The purpose of the CASP experiments and workshops is to provide independent assessment of macromolecular structure modeling methods. With the success of genome-wide sequencing, determination of the corresponding DNA-encoded structures becomes increasingly important. Extensive knowledge of protein structures will significantly aid the investigation of macromolecular function, interactions, and biochemical pathways. It will also have a major impact on the understanding of biology and human disease, and eventually on drug design. In spite of substantial progress, experimental determination of structure remains inherently time-consuming and costly, and has provided coverage of less than 1% of the known sequences. Computational modeling techniques provide coverage of a much higher fraction of sequences, albeit at lower accuracy. The primary goals of CASP are to establish the capabilities and limitations of current methods of modeling structure from sequence, to determine where progress is being made, and where the field is held back by specific bottlenecks. Methods are assessed on the basis of the analysis of a large number of blind predictions of protein structure. These goals are achieved through a series of large-scale community experiments, conducted every two years, and accompanying workshops. The experiments involve well over 100 research groups from more than 20 countries. In each experiment, two preliminary workshops are concerned with planning and monitoring the experiment. The main workshop brings together the community of participating scientists for an intensive discussion and analysis of the results of the experiment. An additional goal of these workshops is to provide an opportunity to junior scholars and newcomers to the field to familiarize themselves with the most pertinent and most current issues in this area of science. The CASP workshops are not a typical conference but a culmination of the community experiment. Support is requested for the workshop component of the 11th, 12th and 13th CASP experiments.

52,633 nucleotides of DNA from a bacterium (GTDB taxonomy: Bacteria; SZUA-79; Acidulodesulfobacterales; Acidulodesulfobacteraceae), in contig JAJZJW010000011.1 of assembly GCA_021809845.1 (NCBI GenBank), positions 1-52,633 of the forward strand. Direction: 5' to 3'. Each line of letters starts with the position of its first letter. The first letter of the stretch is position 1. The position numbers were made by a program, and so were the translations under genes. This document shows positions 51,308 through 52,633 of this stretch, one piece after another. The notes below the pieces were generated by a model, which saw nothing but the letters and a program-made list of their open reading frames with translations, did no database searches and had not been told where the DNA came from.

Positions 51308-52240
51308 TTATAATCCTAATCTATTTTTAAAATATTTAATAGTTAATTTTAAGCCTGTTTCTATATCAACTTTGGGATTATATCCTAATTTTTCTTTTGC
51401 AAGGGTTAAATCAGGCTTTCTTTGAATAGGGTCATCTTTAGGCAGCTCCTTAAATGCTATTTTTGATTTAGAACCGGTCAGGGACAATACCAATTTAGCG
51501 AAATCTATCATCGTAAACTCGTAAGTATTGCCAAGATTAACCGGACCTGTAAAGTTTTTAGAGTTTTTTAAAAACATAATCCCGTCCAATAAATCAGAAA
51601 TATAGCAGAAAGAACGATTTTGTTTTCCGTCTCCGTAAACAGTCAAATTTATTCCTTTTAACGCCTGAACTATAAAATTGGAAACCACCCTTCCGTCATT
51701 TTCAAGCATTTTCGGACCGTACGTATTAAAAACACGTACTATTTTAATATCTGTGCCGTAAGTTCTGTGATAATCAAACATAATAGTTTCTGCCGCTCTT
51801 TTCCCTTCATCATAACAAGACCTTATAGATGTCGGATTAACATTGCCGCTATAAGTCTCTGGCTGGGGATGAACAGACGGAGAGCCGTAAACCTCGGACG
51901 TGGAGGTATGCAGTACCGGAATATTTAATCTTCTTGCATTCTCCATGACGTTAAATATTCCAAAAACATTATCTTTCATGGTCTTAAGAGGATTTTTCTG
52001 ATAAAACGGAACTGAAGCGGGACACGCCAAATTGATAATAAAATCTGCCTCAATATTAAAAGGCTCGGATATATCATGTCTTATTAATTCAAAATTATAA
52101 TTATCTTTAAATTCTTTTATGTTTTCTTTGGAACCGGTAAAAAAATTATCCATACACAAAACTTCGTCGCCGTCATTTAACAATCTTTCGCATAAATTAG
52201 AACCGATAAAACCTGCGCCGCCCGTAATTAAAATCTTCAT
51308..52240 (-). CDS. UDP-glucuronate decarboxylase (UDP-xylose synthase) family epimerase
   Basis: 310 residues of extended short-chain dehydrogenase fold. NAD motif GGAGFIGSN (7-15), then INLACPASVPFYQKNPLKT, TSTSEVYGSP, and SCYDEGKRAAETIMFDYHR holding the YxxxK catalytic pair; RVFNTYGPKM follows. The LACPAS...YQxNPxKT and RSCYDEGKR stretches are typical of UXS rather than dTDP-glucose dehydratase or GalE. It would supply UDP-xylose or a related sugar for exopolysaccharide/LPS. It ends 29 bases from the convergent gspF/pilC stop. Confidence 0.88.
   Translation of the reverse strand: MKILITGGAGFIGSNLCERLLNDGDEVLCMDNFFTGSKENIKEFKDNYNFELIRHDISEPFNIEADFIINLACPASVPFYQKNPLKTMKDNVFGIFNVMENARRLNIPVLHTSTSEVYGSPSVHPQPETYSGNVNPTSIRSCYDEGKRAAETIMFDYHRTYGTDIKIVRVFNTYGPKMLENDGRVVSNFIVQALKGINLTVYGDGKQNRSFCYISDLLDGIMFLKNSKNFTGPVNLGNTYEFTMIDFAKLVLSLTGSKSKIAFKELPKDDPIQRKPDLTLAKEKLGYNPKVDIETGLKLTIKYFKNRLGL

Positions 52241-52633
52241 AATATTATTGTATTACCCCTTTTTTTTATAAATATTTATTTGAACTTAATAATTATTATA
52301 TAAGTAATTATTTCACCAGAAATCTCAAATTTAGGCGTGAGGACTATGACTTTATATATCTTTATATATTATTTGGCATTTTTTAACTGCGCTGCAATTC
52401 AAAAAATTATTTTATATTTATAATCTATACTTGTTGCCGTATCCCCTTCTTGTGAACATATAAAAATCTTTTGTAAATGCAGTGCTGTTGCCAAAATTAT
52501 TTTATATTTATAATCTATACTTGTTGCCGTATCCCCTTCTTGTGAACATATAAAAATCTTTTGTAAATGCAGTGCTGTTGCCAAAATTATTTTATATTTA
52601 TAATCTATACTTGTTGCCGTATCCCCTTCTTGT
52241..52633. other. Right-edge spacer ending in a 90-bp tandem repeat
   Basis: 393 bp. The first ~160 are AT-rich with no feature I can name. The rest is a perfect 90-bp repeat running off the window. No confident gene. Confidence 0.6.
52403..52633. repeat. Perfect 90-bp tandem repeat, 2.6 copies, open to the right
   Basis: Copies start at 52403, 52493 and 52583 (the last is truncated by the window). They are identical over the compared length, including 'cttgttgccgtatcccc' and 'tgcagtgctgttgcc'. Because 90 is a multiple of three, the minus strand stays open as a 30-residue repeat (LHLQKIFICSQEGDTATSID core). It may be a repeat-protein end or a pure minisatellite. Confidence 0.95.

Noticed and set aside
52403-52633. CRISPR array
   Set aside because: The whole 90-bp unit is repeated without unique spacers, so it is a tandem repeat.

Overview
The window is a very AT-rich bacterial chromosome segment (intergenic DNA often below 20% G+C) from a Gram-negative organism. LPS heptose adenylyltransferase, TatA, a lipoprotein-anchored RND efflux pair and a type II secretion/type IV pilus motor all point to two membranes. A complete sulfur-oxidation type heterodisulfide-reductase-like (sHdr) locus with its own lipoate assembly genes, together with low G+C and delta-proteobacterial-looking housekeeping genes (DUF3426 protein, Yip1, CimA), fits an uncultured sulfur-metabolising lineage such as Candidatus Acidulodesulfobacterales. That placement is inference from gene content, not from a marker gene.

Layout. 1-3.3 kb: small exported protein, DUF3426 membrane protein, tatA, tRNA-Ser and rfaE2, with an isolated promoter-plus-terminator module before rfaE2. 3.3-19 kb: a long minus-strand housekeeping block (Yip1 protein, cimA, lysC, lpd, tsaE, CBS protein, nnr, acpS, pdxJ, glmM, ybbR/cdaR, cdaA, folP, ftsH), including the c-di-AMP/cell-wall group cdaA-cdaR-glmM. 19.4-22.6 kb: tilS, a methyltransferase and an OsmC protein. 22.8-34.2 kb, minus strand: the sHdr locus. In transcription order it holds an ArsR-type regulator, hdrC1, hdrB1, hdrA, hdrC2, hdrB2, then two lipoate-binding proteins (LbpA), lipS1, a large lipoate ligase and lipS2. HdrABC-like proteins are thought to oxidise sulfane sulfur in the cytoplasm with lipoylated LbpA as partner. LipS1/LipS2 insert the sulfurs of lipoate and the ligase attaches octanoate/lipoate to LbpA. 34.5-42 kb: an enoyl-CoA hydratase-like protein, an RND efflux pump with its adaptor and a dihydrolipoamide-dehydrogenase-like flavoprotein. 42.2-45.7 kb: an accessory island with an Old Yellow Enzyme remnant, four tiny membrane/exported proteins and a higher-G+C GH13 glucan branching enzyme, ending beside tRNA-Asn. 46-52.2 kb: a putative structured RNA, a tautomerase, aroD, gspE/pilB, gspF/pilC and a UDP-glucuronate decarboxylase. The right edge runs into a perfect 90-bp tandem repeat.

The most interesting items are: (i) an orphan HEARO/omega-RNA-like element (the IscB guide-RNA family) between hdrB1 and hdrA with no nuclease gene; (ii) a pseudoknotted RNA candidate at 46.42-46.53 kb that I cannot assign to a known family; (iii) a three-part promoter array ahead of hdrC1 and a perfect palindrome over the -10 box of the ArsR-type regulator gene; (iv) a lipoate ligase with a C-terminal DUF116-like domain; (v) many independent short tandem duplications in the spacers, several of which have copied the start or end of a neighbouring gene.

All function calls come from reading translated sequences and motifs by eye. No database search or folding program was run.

Knowledge of macromolecular structure plays crucial role in biology and medicine, allowing for detailed studies and understanding of biological processes and disease mechanisms. Yet, relatively few structures are obtained experimentally - the rest must be modeled. The proposed workshops will support development of new ideas and methods in this area of science.